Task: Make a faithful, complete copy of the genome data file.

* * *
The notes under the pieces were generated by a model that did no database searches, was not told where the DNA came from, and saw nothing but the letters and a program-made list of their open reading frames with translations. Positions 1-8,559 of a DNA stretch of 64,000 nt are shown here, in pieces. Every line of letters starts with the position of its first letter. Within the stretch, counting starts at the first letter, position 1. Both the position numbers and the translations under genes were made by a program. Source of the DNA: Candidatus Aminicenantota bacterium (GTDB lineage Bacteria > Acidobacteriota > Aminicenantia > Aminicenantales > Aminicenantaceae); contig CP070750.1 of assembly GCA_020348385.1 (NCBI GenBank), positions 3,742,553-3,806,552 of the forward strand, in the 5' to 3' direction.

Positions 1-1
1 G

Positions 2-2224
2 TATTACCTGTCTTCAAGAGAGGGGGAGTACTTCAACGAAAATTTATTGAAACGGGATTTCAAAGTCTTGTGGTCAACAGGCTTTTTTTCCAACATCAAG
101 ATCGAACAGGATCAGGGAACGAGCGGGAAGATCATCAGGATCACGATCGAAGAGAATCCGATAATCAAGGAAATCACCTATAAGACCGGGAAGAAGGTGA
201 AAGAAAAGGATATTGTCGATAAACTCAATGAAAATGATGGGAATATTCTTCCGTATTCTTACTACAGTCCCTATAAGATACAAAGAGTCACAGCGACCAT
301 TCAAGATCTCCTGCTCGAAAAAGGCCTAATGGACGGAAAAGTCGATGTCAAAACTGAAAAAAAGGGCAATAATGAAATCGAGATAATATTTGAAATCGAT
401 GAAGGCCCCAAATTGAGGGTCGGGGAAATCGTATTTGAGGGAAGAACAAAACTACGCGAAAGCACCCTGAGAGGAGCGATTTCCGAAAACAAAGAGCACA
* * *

The notes under the pieces were generated by a model that did no database searches, was not told where the DNA came from, and saw nothing but the letters and a program-made list of their open reading frames with translations. Positions 1-8,559 of a DNA stretch of 64,000 nt are shown here, in pieces. Every line of letters starts with the position of its first letter. Within the stretch, counting starts at the first letter, position 1. Both the position numbers and the translations under genes were made by a program. Source of the DNA: Candidatus Aminicenantota bacterium (GTDB lineage Bacteria > Acidobacteriota > Aminicenantia > Aminicenantales > Aminicenantaceae); contig CP070750.1 of assembly GCA_020348385.1 (NCBI GenBank), positions 3,742,553-3,806,552 of the forward strand, in the 5' to 3' direction.

Positions 1-1
1 G

Positions 2-2224
2 TATTACCTGTCTTCAAGAGAGGGGGAGTACTTCAACGAAAATTTATTGAAACGGGATTTCAAAGTCTTGTGGTCAACAGGCTTTTTTTCCAACATCAAG
101 ATCGAACAGGATCAGGGAACGAGCGGGAAGATCATCAGGATCACGATCGAAGAGAATCCGATAATCAAGGAAATCACCTATAAGACCGGGAAGAAGGTGA
201 AAGAAAAGGATATTGTCGATAAACTCAATGAAAATGATGGGAATATTCTTCCGTATTCTTACTACAGTCCCTATAAGATACAAAGAGTCACAGCGACCAT
301 TCAAGATCTCCTGCTCGAAAAAGGCCTAATGGACGGAAAAGTCGATGTCAAAACTGAAAAAAAGGGCAATAATGAAATCGAGATAATATTTGAAATCGAT
401 GAAGGCCCCAAATTGAGGGTCGGGGAAATCGTATTTGAGGGAAGAACAAAACTACGCGAAAGCACCCTGAGAGGAGCGATTTCCGAAAACAAAGAGCACA